Coronavirus – Mental health difficulties common

By June Shannon Coronavirus News   |   17th Apr 2020

A new survey on how people in Ireland are coping with the coronavirus pandemic has shown that mental health difficulties are common

Mental health difficulties are common in the current coronavirus pandemic with almost half of those surveyed reporting to feeling lonely and others reporting clinically meaningful levels of depression, anxiety and post traumatic stress

These were some of the results of the first wave of the new Irish COVID-19 Psychological Survey; a multi-wave study which will run throughout the coronavirus outbreak and aims to better understand how people are responding, understanding, and coping with the pandemic.

More than 1,000 adults in the Republic of Ireland completed the survey, which was launched on 31 March; 31 days after the first confirmed case of COVID-19 was reported here and two days after Irish residents were required to stay at home.

Participants answered questions about their current circumstances in the pandemic, their mental health, and their views on coronavirus vaccination.

" Women are experiencing higher levels of depression and anxiety whereas men are experiencing higher rates of post-traumatic stress.”

Dr Philip Hyland , Maynooth University

Initial results suggest that mental health problems are common; 41 per cent of those surveyed reported feeling lonely, 23 per cent reported clinically meaningful levels of depression, 20 per cent reported clinically meaningful levels of anxiety, and 18 per cent reported clinically meaningful levels of post-traumatic stress.

The survey was carried out by researchers from Ireland at Maynooth University and the Centre for Global Health, Trinity College Dublin; Northern Ireland at Ulster University, Scotland at Edinburgh Napier University, and England at the University of Sheffield.

Dr Philip Hyland of Maynooth University said, “We’re seeing high rates of mental health problems like depression, anxiety, and post-traumatic stress, and these problems are affecting men and women differently. Women are experiencing higher levels of depression and anxiety whereas men are experiencing higher rates of post-traumatic stress.”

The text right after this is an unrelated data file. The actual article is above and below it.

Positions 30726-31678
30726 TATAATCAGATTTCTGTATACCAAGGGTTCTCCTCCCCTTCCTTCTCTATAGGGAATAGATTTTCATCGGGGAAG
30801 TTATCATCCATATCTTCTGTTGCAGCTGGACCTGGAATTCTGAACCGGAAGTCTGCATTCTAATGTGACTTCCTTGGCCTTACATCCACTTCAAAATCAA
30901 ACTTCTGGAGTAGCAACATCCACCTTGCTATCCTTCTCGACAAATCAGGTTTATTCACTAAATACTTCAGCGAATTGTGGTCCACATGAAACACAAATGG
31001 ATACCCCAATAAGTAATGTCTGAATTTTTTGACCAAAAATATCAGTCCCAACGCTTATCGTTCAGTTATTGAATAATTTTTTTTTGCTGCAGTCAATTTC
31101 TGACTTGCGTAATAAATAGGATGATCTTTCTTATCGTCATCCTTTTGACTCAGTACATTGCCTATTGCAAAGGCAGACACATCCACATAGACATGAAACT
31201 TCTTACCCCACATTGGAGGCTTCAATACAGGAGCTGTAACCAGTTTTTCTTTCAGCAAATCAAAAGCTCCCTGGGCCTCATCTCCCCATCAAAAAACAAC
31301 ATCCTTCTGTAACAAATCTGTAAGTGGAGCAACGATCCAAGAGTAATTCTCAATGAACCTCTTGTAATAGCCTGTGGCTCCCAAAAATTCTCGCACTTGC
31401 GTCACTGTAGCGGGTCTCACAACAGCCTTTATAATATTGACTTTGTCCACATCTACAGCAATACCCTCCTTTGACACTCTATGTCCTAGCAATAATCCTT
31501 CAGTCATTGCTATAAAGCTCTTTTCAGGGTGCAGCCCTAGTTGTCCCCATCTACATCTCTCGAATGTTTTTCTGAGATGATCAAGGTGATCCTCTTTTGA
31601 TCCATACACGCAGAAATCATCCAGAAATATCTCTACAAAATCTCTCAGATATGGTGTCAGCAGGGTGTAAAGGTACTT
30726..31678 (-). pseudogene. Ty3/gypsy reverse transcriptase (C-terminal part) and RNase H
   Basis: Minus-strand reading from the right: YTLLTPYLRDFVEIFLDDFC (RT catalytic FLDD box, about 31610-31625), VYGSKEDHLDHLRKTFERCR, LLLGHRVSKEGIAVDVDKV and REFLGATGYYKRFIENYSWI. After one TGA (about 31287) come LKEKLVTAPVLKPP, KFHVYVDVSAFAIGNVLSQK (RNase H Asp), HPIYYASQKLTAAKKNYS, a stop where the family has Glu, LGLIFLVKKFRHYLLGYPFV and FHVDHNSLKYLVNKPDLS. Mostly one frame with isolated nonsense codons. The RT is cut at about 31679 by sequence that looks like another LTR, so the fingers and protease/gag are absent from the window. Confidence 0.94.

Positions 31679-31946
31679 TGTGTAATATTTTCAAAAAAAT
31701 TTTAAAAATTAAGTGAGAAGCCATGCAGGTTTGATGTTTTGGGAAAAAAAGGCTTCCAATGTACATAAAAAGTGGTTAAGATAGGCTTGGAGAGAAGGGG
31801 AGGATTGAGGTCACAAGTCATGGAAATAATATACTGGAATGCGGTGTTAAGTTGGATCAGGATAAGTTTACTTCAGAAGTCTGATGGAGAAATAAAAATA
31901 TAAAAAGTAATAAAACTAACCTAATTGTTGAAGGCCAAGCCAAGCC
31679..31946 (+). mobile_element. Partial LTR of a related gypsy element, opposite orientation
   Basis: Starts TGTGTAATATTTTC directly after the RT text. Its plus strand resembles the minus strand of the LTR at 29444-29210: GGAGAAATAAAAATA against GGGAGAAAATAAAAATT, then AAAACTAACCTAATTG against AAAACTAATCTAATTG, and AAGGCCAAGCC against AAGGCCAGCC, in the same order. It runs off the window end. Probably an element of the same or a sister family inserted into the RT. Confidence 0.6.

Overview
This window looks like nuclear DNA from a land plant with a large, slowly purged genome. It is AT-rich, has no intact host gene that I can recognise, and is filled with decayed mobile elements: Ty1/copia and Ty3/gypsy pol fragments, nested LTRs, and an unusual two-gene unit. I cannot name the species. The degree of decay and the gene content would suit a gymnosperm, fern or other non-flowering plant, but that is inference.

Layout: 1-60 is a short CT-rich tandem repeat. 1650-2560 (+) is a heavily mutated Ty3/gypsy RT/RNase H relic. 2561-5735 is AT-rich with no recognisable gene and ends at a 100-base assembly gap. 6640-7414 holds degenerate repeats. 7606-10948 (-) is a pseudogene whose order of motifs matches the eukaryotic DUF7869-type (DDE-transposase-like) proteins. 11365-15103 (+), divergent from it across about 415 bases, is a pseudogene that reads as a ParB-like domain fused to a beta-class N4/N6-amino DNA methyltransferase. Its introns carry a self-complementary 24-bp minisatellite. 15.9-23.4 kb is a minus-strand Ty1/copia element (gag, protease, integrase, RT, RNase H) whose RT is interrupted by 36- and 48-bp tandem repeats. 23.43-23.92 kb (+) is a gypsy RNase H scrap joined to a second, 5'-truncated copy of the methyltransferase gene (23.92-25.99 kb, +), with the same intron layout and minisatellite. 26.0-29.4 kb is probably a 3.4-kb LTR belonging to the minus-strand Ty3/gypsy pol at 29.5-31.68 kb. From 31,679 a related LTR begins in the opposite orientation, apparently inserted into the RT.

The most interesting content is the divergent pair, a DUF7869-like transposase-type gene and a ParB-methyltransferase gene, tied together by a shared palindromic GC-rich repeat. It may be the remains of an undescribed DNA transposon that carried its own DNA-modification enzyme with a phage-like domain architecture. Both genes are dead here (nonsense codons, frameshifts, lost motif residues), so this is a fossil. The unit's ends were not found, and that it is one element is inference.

“Nearly half of the people surveyed were feeling lonely and those people with higher levels of loneliness were most likely to experience adverse mental health problems. We also found that younger people, those who have a tendency to think in catastrophic ways, those who fear being infected by COVID-19, and those who have had someone close to them infected by COVID-19 are at a higher risk of mental health problems,” he added.

“ Despite encouraging results in terms of people’s knowledge on COVID-19, we further found that attitudes towards the uptake of a potential COVID-19 vaccine to be worryingly low,"

Dr Frédérique Vallières, Director , Trinity College’s Centre for Global Health

Dr Frédérique Vallières, Director of Trinity College’s Centre for Global Health further said, “Despite encouraging results in terms of people’s knowledge on COVID-19, we further found that attitudes towards the uptake of a potential COVID-19 vaccine to be worryingly low, with only 65% of people indicating that they would accept a vaccine for themselves and their children. One-in-four people did say however that they might accept a vaccine for themselves and their child, compared to one-in-ten people who said they would not. A better understanding of why people might be hesitant to accept a COVID-19 vaccine, if and when it is developed is required.”

The second wave of the COVID-19 Psychological Survey is scheduled to commence prior to the 05th of May. The research team will examine what effect prolonged quarantine and physical distancing measures have on people’s mental health and wellbeing, and what can be done to safeguard the mental health of the nation during this and any future health emergency. The research team will also seek to understand more about COVID-19 vaccine hesitancy.

Meanwhile the Minister for Health Simon Harris TD recently launched a mental health and wellbeing initiative to support people during COVID-19 crisis.

This campaign, developed by the Department of Health and HSE, in collaboration with a range of cross-Government partners, offers support and resources to help deal with the stress, anxiety and isolation currently experienced by many in Ireland.

For more information and support please see gov.ie/together and YourMentalHealth.ie.

We are here for you

The Irish Heart Foundation’s nurse support line is available five days a week. Anyone living with heart disease and stroke who has concerns or questions about the coronavirus can contact the nurse support line on 01 668 5001 or support@irishheart.ie.

The Irish Heart Foundation’s new heart support group is on Facebook. Anyone who lives with heart failure or another heart condition or has a family member living with a heart condition can join here: www.facebook.com/groups/heartsupportnetwork/

The Irish Heart Foundation runs 21 stroke support groups and 5 heart failure groups around the country. All these groups have moved to telephone and online support. For more information, see https://irishheart.ie/get-support/.

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anxiety coronavirus Covid-19 depression mental health

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